Readers’ Advisory: Novels featuring real historical characters

The Massachusetts Library System (MLS) has a new series called “5 in 15 Booktalks,” where librarians talk about 5 titles in 15 minutes or less. I got to work with the excellent MLS staff to put together a “5 in 15 member edition” booktalk, where I talk about novels that feature real historical characters, including:Cover image of Wolf Hall

  • Thomas Cromwell in Hilary Mantel’s Wolf Hall and Bring Up the Bodies
  • Edith Wharton in Jennie Fields’ The Age of Desire
  • Mary Mallon (a.k.a. Typhoid Mary) in Mary Beth Keane’s Fever
  • Anne Morrow Lindbergh in Melanie Benjamin’s The Aviator’s Wife
  • Vanessa Bell (nee Stephens) in Priya Parmar’s Vanessa and Her Sister

Watch the video (me talking over slides). It was hard for me to narrow my list down to five titles, so I mention some others during the talk, including The Other Boleyn Girl by Philippa Gregory, The Paris Wife by Paula McLain, Z by Therese Anne Fowler, Sutton by J.R. Moehringer, and a few others.

What’s your favorite novel featuring a real historical character? Or do you prefer your historical fiction to have a purely invented main character? Share in the comments!

Carry On by Rainbow Rowell

Cover image of Carry OnSimon and Baz, Penelope and Agatha, the Insidious Humdrum, the Mage, and Watford – all born in Rainbow Rowell’s novel Fangirl – have their own story here. Simon’s origin story is similar to Harry Potter’s: he was an orphan living in the “Normal” world until age 11, when the Mage brings him to the Watford School to study magic. Now it’s Simon’s final year at Watford: the Mage has little time for him, and his roommate/enemy/suspected vampire Baz has not returned to school. The Insidious Humdrum still threatens the magical world, which is already divided between the traditional old families and the Mage’s revolutionary ideals.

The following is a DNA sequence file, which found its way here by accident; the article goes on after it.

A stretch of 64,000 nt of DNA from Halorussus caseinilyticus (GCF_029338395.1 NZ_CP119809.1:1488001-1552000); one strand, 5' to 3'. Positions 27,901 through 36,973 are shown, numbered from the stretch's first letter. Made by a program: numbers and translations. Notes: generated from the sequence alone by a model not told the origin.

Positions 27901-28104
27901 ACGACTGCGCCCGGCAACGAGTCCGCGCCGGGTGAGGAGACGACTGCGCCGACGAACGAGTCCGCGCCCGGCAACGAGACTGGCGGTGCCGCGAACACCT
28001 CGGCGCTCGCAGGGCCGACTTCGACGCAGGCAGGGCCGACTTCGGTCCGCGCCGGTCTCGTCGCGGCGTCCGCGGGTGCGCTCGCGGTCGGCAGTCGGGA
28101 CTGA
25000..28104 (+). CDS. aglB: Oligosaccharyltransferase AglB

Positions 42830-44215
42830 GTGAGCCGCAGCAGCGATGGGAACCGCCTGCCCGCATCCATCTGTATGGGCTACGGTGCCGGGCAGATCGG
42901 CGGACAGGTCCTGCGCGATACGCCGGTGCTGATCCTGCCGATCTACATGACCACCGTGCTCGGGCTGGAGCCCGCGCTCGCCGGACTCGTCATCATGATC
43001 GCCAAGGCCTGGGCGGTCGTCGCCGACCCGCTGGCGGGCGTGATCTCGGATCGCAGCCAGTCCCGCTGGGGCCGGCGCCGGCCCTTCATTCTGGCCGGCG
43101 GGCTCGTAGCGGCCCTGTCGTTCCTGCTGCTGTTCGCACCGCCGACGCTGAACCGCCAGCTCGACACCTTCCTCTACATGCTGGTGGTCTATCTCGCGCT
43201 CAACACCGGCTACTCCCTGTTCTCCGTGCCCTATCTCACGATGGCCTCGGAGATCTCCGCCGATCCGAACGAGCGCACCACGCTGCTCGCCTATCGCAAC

Simon Snow is the main character, but Penny, Baz, and Agatha each get a turn to narrate, as does Lucy, whose identity (other than her name) isn’t immediately clear. Simon wants to enjoy his last year at Watford, but also to defeat the Humdrum once and for all; Penny (think Hermione with a rebel streak) is his (platonic) best friend and a talented magician whose parents are both professors; Agatha doesn’t want to be involved in dangerous adventures at all, and secretly prefers the Normal world, though she can’t admit it to her parents; and Baz, once he returns to Watford after an unexplained six-week absence, wants to decode the message his mother’s ghost left for him with Simon.

Carry On has plenty of pop culture references – the words “carry on” come from Queen’s “Bohemian Rhapsody” – partly due to the fact that magic, in Simon Snow’s world, is based almost entirely on words: the more often certain words are used in specific combinations, the more powerful of a spell they become. Shakespeare and nursery rhymes, therefore, are quite powerful; cliches and lyrics to pop songs may be powerful for a time, but lose their power when they fall out of fashion. I enjoyed this not-so-subtle reminder of the power of language, as well as Rowell’s hat-tips to other fantasy novels: there are obvious similarities to¬†Harry Potter, of course, but there’s also something Philip Pullman-esque about the way that adults are willing to sacrifice children in service to the what they perceive as the greater good.